I recently attended the Interagency Accessibility Forum, hosted by the General Services Administration (GSA) in Washington DC. It was great to see representatives from many government agencies come together to discuss accessibility issues and share practices to address 508 compliance.
Judy Brewer, Director of the Web Accessibility Initiative at the w3c was the first Keynote speaker, and presented on “The Path to an Accessible Digital Future.” She envisioned a change in the software development life cycle where accessibility bugs are treated as equally important as security bugs. This highlights the value that the industry places on accessibility. While it certainly continues to be gaining visibility and importance, we are far from citing accessibility flaws as critical show stoppers, and having it remediated with full expediency, akin to security bugs.
Brewer also reminded the audience of two critical points. The first was that developers should go beyond the guidelines of Section 508 / WCAG 2.0 where possible. In many instances, meeting the success criterion of these documents is the bare minimum for compliance. There will be ways that you can expand the accessibility of your website/application beyond basic compliance, and these should be explored and implemented. The second reminder was that the lack of regulation of compliance does not mean a lack of requirement. Indeed, building an accessible web is the responsibility of all web developers and digital content authors. Given the scale of the web, to a large extent, we must self-regulate and take responsibility for creating and publishing accessible content.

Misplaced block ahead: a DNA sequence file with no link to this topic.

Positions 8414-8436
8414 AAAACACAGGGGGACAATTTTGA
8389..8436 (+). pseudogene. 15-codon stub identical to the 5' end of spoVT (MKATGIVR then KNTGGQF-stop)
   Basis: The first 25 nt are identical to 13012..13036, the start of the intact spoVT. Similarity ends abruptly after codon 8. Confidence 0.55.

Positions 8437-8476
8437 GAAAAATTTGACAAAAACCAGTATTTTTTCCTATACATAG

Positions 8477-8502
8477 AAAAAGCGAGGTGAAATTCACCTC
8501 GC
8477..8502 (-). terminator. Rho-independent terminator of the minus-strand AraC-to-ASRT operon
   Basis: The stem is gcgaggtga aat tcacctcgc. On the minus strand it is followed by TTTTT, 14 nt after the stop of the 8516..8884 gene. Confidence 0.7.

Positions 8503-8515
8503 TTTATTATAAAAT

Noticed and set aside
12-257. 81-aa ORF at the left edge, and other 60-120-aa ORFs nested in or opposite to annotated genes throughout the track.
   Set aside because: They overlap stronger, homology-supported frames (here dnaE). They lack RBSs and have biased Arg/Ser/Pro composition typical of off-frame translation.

The final Keynote speaker was Eve Hill, a disability rights attorney, who spoke on the topic titled “Empowerment through Accessibility.” She shared many anecdotes of the challenges which face individuals with disabilities and how the web really is part of the solution to creating an accessible, integrated society. One of the central themes of her presentation was that accessibility should not necessarily be a hard target for web developers to achieve. She instead encouraged investing early enough in the development process to give it the importance it should have and to use the numerous resources available to meet these goals. It was excellent advice from someone who has legal experience enforcing the rights of individuals who use the web.